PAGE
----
Here we are, on the eve of another Red Sox season. Tomorrow at 5:15 pm, Pedro Martinez will take the mound at Tropicana Field in Tampa, Fla., and begin mowing down the Devil Rays.

As he does, it’s time to stop and take stock in the 2003 edition of the Olde Towne Team.

One year ago, I predicted the Sox would be a better team, in large part because Derek Lowe would have a great year as a starter. Lowe won 21 games, but that wasn’t enough to get the Sox to the playoffs.

Will they make it this year? Have they improved? Will Pedro spend the summer sulking because management hasn’t picked up the option year of his contract yet?

Yes, yes, and no.

The Sox are a strong playoff contender for several reasons. First and foremost, they should have an improved offense. Tomorrow’s lineup should feature Shea Hillenbrand — an All-Star in 2002 primarily because of his bat — batting sixth. Todd Walker, batting in the two-hole behind Johnny Damon, will be a vast improvement over the bat of Rey Sanchez. Yes, Sanchez surprised everyone by hitting better than .300 through the first two months of last season, but that was with Grady Little shielding him in the ninth spot of the order. Walker will hit better — and with more power — than Sanchez, and he’ll do it near the top of the order where offense can create more production.

After the meat of the order, Nomar Garciaparra and Manny Ramirez, Kevin Millar should see a great deal of time as the No. 5 hitter. He’s disciplined at the plate and should hit with enough power to fill the void left by late-season acquisition (and off-season defector) Cliff Floyd. Hillenbrand comes next, followed by the designated hitter du jour, Jason Varitek, and Trot Nixon.

Bill Mueller — a solid defensive third baseman with a swing made for Fenway — will take over late-game third base duties for Hillenbrand, who will probably finish a lot of games at first base. Jason Giambi, a good hitter against lefties, will play some left field against southpaws, with Ramirez moving to right. And David Ortiz will see time at first and DH.

Besides the offense, the bullpen is better. The relief corps never recovered from the collapse of Rich Garces last season. This year, newcomers Ramiro Mendoza, Chad Fox and Mike Timlin should solidify things. Bobby Howry, picked up mid-season from Chicago in 2002, should be ready for a solid season in Boston, and Alan Embree is a quality lefty who throws heat.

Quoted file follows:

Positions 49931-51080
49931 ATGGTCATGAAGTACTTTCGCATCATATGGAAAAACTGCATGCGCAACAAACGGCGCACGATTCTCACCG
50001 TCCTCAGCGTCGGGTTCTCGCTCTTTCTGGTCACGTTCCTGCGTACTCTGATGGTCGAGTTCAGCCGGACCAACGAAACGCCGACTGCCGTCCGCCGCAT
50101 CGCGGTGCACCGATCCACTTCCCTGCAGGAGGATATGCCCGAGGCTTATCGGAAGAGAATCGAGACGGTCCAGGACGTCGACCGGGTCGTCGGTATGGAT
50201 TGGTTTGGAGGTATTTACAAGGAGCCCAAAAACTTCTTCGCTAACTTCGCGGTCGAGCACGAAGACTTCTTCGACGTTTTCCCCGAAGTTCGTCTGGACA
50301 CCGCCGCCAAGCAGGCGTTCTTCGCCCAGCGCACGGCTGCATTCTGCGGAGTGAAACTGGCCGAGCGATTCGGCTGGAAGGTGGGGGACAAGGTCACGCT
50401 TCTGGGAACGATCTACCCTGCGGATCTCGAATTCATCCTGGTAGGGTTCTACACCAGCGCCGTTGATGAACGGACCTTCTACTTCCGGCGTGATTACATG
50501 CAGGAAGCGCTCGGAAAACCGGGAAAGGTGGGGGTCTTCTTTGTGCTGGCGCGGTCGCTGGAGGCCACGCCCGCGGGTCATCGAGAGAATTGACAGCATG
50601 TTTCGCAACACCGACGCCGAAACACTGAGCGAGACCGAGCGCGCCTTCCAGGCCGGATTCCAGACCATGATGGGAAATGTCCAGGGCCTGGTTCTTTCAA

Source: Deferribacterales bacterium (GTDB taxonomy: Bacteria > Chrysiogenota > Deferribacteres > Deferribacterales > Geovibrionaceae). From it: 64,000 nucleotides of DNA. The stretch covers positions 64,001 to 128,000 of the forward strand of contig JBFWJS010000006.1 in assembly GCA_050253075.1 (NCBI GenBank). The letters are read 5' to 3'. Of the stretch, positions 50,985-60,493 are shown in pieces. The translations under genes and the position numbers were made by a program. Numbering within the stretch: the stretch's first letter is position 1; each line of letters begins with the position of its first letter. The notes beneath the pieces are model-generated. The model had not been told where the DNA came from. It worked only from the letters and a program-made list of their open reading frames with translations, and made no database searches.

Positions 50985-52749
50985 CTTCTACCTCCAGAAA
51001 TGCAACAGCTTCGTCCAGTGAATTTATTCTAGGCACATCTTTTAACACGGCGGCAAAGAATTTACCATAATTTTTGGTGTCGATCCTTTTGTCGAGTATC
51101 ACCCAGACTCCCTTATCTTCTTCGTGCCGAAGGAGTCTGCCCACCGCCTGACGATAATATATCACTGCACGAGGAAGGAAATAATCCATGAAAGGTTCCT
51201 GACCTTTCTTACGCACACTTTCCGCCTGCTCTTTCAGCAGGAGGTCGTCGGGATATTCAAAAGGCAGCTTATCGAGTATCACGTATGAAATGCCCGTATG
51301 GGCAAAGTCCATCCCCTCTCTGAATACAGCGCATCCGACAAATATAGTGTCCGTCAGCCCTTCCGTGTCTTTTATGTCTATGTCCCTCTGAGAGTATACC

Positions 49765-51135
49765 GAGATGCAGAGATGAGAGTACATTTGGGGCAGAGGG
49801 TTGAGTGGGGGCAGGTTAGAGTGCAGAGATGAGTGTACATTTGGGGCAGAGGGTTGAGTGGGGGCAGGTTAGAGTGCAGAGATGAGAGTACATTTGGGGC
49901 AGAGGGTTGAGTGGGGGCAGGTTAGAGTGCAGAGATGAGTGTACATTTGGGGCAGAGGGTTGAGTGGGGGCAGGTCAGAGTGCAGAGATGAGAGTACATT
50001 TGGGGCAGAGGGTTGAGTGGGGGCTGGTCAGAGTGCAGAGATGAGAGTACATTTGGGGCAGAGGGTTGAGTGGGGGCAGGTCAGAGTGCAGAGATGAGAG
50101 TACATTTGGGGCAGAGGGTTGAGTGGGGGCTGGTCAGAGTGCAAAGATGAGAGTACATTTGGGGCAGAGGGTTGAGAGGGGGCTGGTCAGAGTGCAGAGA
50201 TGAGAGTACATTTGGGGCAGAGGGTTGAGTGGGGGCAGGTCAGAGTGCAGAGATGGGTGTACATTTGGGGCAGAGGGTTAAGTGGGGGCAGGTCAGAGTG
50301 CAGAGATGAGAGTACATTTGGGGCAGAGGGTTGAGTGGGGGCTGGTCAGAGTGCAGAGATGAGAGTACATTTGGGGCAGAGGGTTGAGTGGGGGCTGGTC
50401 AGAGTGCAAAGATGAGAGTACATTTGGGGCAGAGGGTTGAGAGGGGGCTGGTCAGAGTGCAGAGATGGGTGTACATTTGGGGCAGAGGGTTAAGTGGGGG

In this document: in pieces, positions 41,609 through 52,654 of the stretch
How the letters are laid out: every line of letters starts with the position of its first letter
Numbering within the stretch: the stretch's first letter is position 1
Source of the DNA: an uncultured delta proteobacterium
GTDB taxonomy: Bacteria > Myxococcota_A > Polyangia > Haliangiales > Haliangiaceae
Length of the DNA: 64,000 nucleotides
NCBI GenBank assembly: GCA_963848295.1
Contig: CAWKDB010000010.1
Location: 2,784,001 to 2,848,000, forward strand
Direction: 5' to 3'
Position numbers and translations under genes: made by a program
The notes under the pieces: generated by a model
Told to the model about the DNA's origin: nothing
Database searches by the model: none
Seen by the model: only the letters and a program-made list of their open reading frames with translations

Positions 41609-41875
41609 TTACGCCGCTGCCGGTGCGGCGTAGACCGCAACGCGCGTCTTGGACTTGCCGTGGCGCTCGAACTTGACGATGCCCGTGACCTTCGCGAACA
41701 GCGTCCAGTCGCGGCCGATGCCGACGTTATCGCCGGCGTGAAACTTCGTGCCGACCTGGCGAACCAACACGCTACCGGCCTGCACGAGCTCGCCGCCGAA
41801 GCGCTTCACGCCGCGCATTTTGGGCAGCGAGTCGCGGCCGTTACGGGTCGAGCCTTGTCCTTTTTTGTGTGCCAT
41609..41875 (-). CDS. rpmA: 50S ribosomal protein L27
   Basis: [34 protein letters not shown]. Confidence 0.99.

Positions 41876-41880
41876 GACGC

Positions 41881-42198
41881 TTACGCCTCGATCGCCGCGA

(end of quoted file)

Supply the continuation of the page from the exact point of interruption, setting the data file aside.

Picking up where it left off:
The “bullpen by committee” plan embraced by the Sox has been widely criticized this winter, but makes some sense in theory. If Fox can regain his pre-injury form, he has the best chance to emerge as the closer.

Certainly there are question marks. There are too many players platooning at too many positions, an eerie reminder of the final days of Jimy Williams. But that trend often takes care of itself with the inevitable barrage of early-season hamstring pulls. Last year, the team’s lack of quality bodies hurt the Sox after injuries to Sanchez, Ramirez and Carlos Baerga. This year’s team should have more depth.

As always, the Yankees pose a problem. Clubhouse chemistry in Gotham may be a question, but there’s no denying the talent George Steinbrenner has assembled. They are once again the team to beat, and the Sox have 19 shots to do just that during the regular season.

More importantly, they have a chance to beat up on Tampa Bay, Baltimore, Toronto and Kansas City early in the season, as 26 of their first 35 games are against those four teams. They should be able to jump out to a great start.

Of course, last year’s team was a painful reminder that finishing strongly is more important than starting strongly. With better depth and relief pitching, the Sox should be able to handle the next six months better than the 2002 edition.

Lewiston native Tom Caron is studio host of Red Sox telecasts on NESN.

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